A local (Michigan) radio show was recently discussing the right-to-work law being debated in the state legislature. One pro-union caller said (paraphrasing), “It’s simple math. When a union represents the employees of a company or of an industry, the employees earn higher wages because the union has major bargaining power with the employer and can negotiate better conditions and better pay.” I guess he skipped the part of elementary-school math where he would have learned that the more you pay each employee, the fewer employees you can afford to pay, which is why unions are often thought to increase the rate of unemployment of the lowest-skilled workers. That isn’t always the case, especially given all the ever-changing legal, demographic, economic, and historical complexities involved, but if you’re going to try to make unionization and wages a matter of “simple math”, then the simple math says that above-market wages increase unemployment. If, in a free and unregulated market, a union pushes wages higher than would otherwise exist, ceteris paribus, the employment rate must decrease, especially among the lowest-paid workers. That should be anathema to all purported “pro-worker” advocates, especially in today’s economic climate, especially in Michigan.
Anyway, right-to-work laws, just like pro-union laws, are undesirable for reasons entirely apart from mathematics or economics: they violate the freedom of association of employers and employees. Regarding the right-to-work law that Michigan Gov. Rick Snyder signed into law yesterday, J.D. Tuccille writes:
I'm not cheerleading for the right-to-work law just passed in Michigan, which bans closed shops in which union membership is a condition of employment. I'm disappointed that the state has, once again, inserted itself into the marketplace to place its thumb on the scale in the never-ending game of playing business and labor off against one another.
In an article for The Freeman after Indiana approved similar legislation, Gary Chartier stated the case well:
If employers choose to conclude union-shop contracts with unions, what gives the Indiana legislature the right to interfere? Employers own the wages they will pay and the sites where work will be performed under such contracts. So it’s their right to dispense the wages and make the sites available specifically to union members, just as it’s their right, more generally, to trade with anyone they choose. When a legislature interferes with voluntary employment contracts, it infringes people’s freedom to bargain with their own labor and possessions. Treating this kind of interference as acceptable means licensing arbitrary interventions into the market by politicians, who are ill-equipped to second-guess the decisions made by the real people making work agreements with one another.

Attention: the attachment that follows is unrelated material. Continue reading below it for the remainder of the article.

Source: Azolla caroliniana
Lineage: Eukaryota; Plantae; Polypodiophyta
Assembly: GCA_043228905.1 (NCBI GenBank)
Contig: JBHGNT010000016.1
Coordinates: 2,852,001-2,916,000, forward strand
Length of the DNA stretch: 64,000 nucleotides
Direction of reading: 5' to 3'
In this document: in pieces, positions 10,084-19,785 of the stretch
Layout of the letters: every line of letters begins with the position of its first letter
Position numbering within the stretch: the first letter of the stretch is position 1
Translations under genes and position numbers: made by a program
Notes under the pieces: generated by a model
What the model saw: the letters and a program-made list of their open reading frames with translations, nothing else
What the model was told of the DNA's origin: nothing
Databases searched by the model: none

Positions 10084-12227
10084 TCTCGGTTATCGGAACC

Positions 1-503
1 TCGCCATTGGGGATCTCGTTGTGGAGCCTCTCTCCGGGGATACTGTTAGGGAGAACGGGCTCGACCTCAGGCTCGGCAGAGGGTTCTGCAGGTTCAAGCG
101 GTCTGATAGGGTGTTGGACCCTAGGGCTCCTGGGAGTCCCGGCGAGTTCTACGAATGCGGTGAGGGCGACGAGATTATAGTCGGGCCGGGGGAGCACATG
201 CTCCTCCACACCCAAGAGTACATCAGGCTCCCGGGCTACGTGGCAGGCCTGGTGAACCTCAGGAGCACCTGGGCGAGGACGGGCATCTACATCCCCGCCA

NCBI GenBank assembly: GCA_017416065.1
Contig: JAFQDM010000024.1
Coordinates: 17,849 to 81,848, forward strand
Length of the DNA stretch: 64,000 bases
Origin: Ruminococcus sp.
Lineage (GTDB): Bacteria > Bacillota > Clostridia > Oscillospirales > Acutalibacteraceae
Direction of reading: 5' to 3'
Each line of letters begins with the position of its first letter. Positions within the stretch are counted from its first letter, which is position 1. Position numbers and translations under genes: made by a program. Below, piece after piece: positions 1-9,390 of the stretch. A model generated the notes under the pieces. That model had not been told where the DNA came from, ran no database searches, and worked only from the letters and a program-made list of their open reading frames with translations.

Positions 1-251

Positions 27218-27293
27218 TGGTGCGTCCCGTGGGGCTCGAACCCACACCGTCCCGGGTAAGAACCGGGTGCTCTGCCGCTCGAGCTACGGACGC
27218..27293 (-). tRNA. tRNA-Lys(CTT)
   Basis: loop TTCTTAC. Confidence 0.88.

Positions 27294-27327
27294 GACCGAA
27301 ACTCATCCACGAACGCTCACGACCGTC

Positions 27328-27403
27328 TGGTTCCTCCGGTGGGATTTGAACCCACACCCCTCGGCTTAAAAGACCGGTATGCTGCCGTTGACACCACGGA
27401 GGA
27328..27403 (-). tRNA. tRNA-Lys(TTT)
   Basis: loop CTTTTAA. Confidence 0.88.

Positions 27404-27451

Chartier went on to defend not only the right of businesses and unions to negotiate the terms of employment in a workplace, but also the (sometimes) value of unions. I agree with him when he writes:
Supporting a free society means embracing people’s freedom to form unions. And it means acknowledging that unions—and union-shop agreements—can offer both workers and employers something valuable. Unions can help to secure workers predictable terms of employment and protect them against arbitrary dismissal. And a union contract can help make workplaces more predictable for employers, ensure that information is disseminated to workers, and reduce a variety of workplace transaction costs.
The ideal role for the government in business-labor relations is to stay the hell out of it and let the parties work things out themselves. I may prefer one outcome or another, but I don't have the right to enforce it by law, and that's what right-to-work legislation does.
Addendum: Some commenters point out that Michigan had earlier legislated in favor of unions. The economist Percy Greaves addressed this issue, writing, "the agitators for ‘right-to-work’ laws forget . . . that the problem is basically one of getting the government out of moral business transactions and not into them . . . . The economic answer is to repeal the bad intervention and not try to counterbalance it with another bad intervention."